Miryhls, mistakes and meanness, because no good deed goes unpunished.
ZETT STARED AT the eagle and gulped. It was taller than him, broader too, with a wickedly sharp beak that was currently far too close to his face.
“Another new recruit, is it?” the miryhl asked, speaking to Maressa even as it eyed him up and down. Dark, dark eyes, the brown almost black, rimmed in yellow and surrounded by glossy brown feathers the colour of drinking chocolate.
“Yep. He arrived this morning.”
The miryhl cracked its beak. “This morning?” it enquired, its voice a dry rasp that set Zett’s nerves on edge. “Late.” It glared at him. “That would never have been allowed in my day.”
“Princess Neryth brought him. He’s from Havia.”
The eagle drew back and the low chattering hum of the other birds ceased.
“Havia?” the lead miryhl repeated.
“Havia!” the rest of the flock whispered excitedly amongst themselves.
“Havia,” Maressa confirmed with a happy nod and cheerful bounce on her toes. “Isn’t he wonderful?”
The miryhl tilted its head and cracked its beak, clearly sceptical. Zett felt the same. He’d heard about the wonders of the great eagles of the Overworld, but no one had ever mention how big and imposing they were. Or how terrifying.
“Do you talk, Havian boy?” the miryhl asked.
Zett nodded. “Y-yes, um, excellency?” he hazarded a guess, having no idea how these birds were supposed to be addressed.
Maressa broke into a peal of laughter, while the miryhl puffed up its chest. “Excellency,” it murmured. “I like that.”
“Maegla preserve us,” a different miryhl muttered not quite beneath its breath. “That’s all we needed. If he wasn’t insufferable before, he’ll be unbearable now.”
A rumble of discontent answered and Zett almost smiled. Except the main miryhl narrowed its eyes and swung its head around, looking entirely too vicious for Zett’s comfort.
“Insufferable, am I? You try commanding you useless lot day in day out and see how you get on. It’s like herding pyreflies!”
“Better a pyrefly than a puffed-up pigeon,” an eagle shouted from the far end of the eyries.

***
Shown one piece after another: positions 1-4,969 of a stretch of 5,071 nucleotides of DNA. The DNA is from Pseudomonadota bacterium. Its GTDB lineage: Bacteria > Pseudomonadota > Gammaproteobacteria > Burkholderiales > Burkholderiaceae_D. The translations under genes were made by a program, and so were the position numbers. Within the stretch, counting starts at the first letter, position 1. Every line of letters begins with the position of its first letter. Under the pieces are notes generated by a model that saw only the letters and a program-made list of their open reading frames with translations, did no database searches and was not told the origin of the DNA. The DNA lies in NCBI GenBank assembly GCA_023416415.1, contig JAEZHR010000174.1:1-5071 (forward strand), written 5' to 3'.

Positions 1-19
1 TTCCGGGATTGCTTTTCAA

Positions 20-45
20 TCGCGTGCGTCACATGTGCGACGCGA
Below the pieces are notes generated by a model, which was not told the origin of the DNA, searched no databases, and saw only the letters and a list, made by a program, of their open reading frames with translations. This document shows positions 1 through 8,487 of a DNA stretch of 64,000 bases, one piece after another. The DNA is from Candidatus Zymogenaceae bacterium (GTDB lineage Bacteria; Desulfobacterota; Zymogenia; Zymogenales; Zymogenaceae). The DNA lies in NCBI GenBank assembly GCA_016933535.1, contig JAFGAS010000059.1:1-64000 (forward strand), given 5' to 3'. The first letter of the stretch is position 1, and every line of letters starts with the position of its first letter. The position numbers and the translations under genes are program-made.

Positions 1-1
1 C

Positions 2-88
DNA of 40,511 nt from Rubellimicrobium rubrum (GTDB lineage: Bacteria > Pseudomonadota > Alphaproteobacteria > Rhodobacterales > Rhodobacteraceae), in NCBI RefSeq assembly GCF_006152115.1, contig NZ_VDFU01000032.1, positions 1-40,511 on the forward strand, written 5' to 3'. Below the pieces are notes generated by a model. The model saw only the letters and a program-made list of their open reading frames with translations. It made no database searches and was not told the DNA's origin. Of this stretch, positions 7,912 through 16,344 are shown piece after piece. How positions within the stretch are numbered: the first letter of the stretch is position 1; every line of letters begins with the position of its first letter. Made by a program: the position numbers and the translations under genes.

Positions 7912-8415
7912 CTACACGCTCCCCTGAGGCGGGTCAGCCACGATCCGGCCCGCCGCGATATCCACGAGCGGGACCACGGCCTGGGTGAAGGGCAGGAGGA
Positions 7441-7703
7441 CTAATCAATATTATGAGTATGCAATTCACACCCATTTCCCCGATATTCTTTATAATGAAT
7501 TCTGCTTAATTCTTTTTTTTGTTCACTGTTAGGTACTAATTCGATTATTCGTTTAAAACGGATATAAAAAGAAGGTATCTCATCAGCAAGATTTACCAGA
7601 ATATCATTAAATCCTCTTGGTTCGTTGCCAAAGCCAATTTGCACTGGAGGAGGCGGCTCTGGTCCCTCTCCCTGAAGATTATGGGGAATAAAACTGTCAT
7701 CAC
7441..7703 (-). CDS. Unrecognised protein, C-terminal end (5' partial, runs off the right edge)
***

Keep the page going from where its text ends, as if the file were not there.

“Pigeon!” the lead miryhl shrieked, leaping up and twisting midair to chase down the insult.
Maressa yanked Zett back just in time to save himself from a wing battering, and that was enough for him. He stumbled from the eyries on shaking legs and put his back to the nearest wall, gasping for breath.
“Aren’t they wonderful?” Maressa asked, laughing with delight as she twirled out of the door behind him. “I love miryhls. I can’t wait to have my own.”
Zett stared at her in disbelief. She was mad. All Rift Riders were, to pair themselves with those vicious beasts, day in, day out, and think it was a marvellous adventure.
No, thank you. There wasn’t a Havian alive who was a member of the Rift Rider corps, and now Zett understood why. The rest of the Overworld was mad; his country was the only sane one left. Which, considering his own experiences of blatant discrimination, was a rather lowering thought, but still, he would be delighted to return there. At once.
“Which is the way out?” he asked Maressa, stopping her mid-twirl.
“Out?” she asked, staring at him with limpid brown eyes. “Out where?”
Of this madness! Zett wanted to shriek, but tempered it to, “Of the building. I need to catch the princess before she leaves.”
“Oh, but you can’t leave!” Maressa cried, chasing after him as he grew tired of waiting and marched off down the nearest hallway. “You’ve only just arrived!”